new-york

Sarah Charlesworth

Tony Shafrazi Gallery

When Andy Warhol in the ’60s used newspaper images, documentations of destruction and disaster, one was wholly conscious of their media origins; often they were either pictures of familiar historic moments, or they appeared along with that bold-faced, instantaneous alarm-signal, the newspaper headline. Warhol may have made the peculiar genre of newspaper disaster reporting “art,” but in his work its identity as media remained intact. “Media” remained the source of interest and material for contemplation as phenomena.

When Sarah Charlesworth in her latest series, “Stills,” isolates disaster images from newspapers and enlarges them to over six feet in height, she chooses more commonplace tragic events (people plunging from high buildings, possibly to their deaths), which are completely unidentified, voided of obvious historical importance, or journalistic detail.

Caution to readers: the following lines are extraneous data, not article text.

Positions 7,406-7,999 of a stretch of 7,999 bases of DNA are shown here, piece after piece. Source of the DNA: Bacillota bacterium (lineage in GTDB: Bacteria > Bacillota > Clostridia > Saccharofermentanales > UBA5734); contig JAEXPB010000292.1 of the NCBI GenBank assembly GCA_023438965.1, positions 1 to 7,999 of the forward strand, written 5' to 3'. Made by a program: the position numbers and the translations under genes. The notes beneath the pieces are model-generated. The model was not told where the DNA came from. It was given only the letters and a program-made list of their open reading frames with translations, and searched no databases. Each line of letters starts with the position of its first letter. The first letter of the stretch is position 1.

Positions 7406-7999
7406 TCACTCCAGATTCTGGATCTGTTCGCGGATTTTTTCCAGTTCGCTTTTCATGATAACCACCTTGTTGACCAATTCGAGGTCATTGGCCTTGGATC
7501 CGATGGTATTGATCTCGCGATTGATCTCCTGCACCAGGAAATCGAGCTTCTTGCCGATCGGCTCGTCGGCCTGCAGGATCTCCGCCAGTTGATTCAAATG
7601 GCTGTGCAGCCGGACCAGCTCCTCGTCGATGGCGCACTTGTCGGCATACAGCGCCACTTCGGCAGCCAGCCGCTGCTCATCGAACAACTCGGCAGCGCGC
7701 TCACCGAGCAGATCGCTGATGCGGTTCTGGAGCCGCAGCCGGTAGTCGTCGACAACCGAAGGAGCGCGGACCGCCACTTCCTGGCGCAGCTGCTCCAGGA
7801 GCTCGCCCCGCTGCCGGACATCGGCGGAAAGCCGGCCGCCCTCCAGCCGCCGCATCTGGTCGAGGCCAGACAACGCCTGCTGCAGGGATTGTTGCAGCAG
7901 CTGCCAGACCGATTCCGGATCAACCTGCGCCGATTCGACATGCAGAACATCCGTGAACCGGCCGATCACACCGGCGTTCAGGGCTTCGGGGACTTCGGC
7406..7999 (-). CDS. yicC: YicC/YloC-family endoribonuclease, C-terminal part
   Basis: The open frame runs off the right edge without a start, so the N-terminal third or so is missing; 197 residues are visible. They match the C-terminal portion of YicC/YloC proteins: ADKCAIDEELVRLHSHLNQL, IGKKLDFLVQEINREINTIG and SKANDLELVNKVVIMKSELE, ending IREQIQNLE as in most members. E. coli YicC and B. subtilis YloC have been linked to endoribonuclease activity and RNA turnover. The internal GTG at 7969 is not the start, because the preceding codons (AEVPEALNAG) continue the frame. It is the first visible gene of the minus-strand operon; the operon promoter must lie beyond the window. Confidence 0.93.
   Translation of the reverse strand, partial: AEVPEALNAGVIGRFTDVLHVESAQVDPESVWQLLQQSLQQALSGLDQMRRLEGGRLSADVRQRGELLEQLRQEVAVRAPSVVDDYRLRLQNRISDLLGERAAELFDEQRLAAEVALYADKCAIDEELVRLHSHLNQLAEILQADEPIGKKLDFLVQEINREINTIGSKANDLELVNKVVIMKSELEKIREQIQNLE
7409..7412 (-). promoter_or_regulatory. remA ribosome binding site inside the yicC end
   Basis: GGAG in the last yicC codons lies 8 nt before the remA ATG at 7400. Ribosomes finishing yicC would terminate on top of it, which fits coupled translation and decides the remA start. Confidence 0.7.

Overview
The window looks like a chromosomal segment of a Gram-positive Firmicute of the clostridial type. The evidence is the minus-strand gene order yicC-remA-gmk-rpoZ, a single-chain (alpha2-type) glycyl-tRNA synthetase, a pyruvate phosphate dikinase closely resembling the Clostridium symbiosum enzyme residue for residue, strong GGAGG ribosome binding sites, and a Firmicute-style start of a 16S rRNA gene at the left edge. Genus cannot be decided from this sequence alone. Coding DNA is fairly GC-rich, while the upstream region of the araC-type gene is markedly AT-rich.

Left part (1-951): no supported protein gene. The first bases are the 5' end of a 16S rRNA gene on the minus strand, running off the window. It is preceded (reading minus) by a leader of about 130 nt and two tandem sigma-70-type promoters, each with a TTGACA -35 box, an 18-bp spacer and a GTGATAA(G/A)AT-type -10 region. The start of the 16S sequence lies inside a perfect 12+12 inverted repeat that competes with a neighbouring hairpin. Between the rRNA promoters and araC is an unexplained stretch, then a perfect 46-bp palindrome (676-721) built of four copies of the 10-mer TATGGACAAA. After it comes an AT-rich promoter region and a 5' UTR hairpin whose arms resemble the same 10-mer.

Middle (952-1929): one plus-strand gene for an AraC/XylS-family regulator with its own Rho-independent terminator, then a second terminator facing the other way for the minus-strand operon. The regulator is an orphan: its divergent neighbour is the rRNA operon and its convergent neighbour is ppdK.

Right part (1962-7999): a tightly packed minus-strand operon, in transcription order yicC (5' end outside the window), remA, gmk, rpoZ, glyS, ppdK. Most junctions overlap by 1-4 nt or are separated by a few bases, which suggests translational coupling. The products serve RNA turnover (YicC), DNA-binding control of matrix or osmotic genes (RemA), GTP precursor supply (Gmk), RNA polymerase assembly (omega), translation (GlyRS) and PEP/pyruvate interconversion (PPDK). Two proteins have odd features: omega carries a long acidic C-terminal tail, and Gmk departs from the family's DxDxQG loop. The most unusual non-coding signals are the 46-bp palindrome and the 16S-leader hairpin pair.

Charlesworth’s earlier work

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